c) Lastly, fostering greater collaboration and coordination among Government agencies and community partners to help victims. We recognise that family violence is not simply a criminal justice issue, but a problem that requires everyone to step forward. Hence, we set up the National Family Violence Networking System to bring together many Government agencies and community partners for better coordination of family violence cases. Victims can go to any party – and they will be referred to the appropriate agencies to get the help they need.
11. These initiatives have borne some fruit, and we have seen a slight drop in the number of PPO applications over the last few years.
12. But from the cases we have seen and the ground feedback received, we absolutely can do more. For instance, family violence cases appear to be increasingly more violent in nature. From 2016 to 2019, victims have reported more acts of violence committed against them in their PPO applications. We also see egregious cases from time to time – including acts of violence committed in public. There was a case in August 2018 where a man severely assaulted his wife at Pending LRT station, in front of their crying children. He pushed her to the wall and punched her repeatedly in the face. When she fell to the ground and fainted, he continued to kick her face and stomp on her head, until her face started to swell and bleed. How terrible. I was absolutely horrified when I read about it. The two young children, who were six and seven years old, were crying and shouting for their father to stop. The assault only ended when passers-by intervened and helped the woman. The man has since pleaded guilty to causing grievous hurt, and of breaching a PPO.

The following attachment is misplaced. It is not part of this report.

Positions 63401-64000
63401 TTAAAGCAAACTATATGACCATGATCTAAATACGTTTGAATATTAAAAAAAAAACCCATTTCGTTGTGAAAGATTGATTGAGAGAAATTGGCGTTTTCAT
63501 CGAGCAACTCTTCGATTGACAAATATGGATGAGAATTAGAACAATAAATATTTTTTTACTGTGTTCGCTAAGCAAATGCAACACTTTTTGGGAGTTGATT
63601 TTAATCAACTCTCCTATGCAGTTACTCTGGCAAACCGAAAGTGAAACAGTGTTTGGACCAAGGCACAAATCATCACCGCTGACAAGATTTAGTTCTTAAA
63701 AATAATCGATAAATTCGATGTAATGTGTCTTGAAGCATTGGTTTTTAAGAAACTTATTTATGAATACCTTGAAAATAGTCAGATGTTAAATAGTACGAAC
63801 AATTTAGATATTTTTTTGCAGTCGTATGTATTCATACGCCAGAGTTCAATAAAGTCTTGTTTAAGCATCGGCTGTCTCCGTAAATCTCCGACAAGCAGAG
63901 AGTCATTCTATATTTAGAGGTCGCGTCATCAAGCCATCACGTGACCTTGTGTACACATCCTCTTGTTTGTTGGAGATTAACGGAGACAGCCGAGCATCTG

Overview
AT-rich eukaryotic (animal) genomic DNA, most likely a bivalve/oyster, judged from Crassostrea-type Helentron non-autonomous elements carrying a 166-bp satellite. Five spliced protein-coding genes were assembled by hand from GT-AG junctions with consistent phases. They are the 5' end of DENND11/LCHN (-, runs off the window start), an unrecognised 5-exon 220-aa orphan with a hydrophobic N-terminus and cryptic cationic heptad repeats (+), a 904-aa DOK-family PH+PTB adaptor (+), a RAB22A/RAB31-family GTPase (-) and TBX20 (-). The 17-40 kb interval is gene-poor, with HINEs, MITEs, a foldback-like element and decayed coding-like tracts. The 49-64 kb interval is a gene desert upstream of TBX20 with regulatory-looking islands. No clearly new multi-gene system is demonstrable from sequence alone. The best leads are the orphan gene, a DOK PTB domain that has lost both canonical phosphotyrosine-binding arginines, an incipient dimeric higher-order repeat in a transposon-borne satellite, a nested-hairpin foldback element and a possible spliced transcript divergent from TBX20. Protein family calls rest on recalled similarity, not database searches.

New Inter-Agency Task Force
13. It is clear that we will need to do more together – be it lowering barriers to seeking help, or further strengthening coordination, both within Government and with our community partners, to ensure that our collective efforts are more effective.